Religion in Vietnam

Religions in Vietnam (2017)[1]
Religion Percentage
Folk religion/Non-religious
74%
Mahayana Buddhism
13%
Roman Catholicism
7%
Caodaism
2.5%
Haohaoism
1.5%
Protestantism
1%
Others
1%
The Great Buddha statue in Nha Trang.

Officially, Vietnam is an atheist state. Despite this, many of its citizens are religious. The three main religions in Vietnam are Buddhism, Taoism, and Confucianism. Sometimes, they are grouped together as one religion called the three teachings or tam giáo. According to many studies, 70-90% of Vietnamese people are tam giáo. 8% are Christians (mostly Roman Catholic) and 1-2% practice indigenous, animist religions including Hinduism. About 1% are not religious but have a strong Buddhist influence in their life.

Despite strong links in the older adult population, the younger population of Vietnam is quite different, with low numbers of young people believing religious ideas. The religious ideas that don't fit state thinking aren't emphasised.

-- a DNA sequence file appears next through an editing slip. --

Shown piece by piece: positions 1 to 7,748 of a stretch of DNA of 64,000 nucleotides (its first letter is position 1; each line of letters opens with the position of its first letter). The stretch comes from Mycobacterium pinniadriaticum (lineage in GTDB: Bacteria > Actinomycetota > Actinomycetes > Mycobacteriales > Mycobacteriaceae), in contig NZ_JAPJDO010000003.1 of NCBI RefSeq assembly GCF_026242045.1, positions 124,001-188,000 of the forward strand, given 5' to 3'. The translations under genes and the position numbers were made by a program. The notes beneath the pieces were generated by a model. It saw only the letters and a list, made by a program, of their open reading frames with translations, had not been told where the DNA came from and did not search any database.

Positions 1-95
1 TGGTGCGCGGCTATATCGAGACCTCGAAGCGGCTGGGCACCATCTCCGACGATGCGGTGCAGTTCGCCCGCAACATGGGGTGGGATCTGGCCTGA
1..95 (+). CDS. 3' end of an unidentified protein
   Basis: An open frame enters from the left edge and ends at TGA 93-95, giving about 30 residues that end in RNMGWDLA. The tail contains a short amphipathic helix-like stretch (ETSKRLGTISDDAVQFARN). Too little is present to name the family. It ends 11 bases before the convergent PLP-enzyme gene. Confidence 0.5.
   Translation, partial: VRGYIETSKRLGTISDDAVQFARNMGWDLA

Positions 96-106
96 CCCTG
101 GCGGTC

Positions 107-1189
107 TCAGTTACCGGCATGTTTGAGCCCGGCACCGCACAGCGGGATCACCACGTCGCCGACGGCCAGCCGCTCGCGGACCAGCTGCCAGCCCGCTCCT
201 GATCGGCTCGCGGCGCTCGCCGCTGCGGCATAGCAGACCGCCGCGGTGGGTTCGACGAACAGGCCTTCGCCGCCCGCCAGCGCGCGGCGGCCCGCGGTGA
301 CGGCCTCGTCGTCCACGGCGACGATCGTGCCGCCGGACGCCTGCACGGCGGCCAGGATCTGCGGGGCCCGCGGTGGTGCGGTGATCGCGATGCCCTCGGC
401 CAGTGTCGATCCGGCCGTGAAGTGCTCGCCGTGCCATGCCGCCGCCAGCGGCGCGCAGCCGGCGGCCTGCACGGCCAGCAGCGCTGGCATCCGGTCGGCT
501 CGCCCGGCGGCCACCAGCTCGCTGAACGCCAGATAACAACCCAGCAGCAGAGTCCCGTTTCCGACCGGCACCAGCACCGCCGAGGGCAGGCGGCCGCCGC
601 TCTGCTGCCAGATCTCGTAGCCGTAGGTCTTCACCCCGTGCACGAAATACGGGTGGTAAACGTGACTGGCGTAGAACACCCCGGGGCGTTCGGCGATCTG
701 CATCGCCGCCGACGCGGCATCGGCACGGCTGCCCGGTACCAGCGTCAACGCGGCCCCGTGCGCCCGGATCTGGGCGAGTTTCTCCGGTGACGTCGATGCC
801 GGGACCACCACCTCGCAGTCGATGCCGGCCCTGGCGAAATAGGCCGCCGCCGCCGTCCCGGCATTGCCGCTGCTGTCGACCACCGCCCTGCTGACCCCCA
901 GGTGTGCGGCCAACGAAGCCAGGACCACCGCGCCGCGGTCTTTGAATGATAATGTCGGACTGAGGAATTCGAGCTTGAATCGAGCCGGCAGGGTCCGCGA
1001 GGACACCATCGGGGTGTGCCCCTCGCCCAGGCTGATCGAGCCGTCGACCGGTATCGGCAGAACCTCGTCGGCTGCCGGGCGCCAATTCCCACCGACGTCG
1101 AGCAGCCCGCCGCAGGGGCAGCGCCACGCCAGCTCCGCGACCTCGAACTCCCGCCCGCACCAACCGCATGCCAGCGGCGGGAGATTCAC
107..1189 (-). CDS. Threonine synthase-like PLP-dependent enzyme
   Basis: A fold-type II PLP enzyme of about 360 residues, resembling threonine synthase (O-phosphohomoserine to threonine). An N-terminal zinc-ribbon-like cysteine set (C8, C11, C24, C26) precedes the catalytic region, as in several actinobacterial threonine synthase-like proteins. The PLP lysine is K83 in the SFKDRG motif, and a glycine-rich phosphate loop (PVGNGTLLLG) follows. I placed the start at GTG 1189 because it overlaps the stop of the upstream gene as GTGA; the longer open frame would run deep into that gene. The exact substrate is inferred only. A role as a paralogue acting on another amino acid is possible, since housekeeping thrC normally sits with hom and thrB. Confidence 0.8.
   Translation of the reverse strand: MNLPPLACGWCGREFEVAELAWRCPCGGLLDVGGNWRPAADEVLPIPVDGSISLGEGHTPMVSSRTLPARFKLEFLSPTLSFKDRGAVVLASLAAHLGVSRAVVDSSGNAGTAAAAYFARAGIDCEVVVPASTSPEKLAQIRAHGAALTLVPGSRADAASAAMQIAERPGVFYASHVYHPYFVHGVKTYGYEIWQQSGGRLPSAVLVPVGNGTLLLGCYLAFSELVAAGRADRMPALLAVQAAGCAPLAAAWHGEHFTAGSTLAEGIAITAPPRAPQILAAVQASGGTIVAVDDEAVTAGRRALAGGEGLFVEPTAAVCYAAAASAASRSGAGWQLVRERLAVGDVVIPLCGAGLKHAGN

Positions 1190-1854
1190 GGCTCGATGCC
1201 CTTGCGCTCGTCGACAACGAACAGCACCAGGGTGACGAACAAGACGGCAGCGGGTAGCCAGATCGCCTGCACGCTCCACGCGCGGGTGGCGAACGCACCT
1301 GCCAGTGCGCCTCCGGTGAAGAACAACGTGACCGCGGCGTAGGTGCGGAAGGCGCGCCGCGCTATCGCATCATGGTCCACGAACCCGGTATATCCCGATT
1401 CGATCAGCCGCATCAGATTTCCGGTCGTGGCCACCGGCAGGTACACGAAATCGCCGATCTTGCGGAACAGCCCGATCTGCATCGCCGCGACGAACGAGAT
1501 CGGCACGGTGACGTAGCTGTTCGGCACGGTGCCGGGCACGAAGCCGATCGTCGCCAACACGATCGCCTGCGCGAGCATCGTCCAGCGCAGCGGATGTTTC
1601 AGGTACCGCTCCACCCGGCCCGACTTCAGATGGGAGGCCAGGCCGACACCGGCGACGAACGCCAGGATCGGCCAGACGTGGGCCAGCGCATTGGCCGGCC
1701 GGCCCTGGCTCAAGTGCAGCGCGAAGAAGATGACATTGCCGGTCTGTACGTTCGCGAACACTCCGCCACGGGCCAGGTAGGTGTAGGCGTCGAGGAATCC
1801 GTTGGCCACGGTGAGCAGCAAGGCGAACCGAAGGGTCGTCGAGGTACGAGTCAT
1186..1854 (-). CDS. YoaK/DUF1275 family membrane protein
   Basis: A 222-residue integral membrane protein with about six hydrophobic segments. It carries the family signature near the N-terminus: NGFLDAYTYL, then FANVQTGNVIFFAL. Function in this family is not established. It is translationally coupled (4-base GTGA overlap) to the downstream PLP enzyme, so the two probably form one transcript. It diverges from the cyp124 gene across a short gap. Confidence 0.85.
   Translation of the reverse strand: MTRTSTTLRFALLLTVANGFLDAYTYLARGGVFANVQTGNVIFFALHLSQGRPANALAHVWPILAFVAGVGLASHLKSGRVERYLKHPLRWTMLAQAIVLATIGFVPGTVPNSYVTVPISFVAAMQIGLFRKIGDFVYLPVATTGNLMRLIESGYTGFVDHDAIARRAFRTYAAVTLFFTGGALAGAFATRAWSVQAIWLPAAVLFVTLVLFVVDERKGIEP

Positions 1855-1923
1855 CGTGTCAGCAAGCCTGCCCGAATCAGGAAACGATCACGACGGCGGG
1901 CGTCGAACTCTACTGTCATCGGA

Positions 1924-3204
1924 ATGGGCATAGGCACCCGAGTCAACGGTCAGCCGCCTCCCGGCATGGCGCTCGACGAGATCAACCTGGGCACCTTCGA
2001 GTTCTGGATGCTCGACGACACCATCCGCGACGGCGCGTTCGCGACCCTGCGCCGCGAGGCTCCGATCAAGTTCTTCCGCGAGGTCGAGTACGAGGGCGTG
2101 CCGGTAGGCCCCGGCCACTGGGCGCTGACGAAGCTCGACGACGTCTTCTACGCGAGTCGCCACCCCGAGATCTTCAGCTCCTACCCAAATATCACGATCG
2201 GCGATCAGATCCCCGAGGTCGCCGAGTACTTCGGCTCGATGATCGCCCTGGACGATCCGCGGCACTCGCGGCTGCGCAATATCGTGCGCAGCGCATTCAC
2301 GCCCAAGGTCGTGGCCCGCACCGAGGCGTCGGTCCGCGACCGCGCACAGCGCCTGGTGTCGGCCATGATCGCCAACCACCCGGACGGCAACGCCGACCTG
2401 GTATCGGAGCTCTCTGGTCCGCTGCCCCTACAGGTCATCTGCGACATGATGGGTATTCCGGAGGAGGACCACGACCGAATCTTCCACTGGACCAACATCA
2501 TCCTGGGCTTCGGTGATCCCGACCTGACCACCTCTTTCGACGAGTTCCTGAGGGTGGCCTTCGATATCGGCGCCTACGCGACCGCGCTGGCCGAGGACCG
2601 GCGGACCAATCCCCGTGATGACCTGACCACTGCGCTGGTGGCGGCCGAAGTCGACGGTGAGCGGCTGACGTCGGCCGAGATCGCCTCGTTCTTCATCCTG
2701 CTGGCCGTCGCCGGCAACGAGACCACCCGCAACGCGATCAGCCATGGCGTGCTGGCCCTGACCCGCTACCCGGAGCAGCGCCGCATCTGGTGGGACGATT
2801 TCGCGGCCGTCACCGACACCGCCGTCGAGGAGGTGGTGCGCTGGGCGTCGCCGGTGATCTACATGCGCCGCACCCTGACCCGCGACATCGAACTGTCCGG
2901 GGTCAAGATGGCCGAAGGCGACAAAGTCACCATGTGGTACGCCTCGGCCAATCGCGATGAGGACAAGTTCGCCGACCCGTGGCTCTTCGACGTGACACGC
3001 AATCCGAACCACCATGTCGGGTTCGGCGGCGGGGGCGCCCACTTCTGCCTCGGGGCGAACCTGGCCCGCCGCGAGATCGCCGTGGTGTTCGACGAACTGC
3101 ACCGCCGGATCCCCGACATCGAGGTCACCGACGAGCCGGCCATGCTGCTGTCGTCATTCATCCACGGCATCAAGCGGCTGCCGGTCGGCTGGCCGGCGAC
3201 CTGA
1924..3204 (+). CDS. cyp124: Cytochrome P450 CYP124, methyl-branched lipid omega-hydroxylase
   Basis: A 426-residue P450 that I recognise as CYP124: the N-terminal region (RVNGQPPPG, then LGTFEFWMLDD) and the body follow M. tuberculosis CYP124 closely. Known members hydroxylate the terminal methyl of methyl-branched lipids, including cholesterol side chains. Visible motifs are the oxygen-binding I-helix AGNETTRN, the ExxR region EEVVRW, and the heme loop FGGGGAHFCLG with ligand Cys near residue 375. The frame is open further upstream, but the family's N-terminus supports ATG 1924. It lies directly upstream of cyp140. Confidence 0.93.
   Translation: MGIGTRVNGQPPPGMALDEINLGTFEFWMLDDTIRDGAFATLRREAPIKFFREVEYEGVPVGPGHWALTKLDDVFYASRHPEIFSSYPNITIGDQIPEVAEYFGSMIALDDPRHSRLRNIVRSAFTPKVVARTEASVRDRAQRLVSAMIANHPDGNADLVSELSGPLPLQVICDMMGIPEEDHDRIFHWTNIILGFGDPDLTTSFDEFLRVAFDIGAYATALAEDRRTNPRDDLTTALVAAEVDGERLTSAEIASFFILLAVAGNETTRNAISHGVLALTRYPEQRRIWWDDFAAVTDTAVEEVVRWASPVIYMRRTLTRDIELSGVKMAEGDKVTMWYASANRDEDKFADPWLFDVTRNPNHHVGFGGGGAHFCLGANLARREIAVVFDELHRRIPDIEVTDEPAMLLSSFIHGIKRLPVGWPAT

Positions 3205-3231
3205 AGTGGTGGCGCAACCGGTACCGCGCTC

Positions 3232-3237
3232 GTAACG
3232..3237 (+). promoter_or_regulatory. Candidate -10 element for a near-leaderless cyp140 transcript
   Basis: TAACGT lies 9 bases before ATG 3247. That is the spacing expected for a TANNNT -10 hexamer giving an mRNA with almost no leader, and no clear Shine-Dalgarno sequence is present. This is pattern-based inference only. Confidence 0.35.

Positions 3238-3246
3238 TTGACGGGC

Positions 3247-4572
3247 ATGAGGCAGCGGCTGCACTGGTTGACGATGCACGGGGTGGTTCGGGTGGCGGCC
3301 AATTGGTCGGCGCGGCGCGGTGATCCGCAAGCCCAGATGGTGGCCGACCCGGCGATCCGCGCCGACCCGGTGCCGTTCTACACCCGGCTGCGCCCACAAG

The earliest established religion was Hinduism during the Cham Hindu Kingdom era. Later, Buddhism, Confucianism and Taoism spread. Today, these religions are grouped into the same religion known as the triple religion or Tam Giao, which has many followers. Later religions in Vietnam include Christianity and Islam. New religious movements include Hoa Hao Buddhism and Cao Dai. Hinduism is still practised by a small Cham minority who live mainly in central Vietnam.

BuddhismEdit

Among the religions in Vietnam, Buddhism has the most followers. According to the statistics of the Buddhist Church of Vietnam, 45 million people are taking refuge in the three jewels and about 12 million are just Buddhist making it about 57 million Buddhists. There are two main branches of Buddhism in Vietnam, Mahayana, and Theravada. Mahayana is more popular with the people while Theravada being more popular with the Khmer people.


ReferencesEdit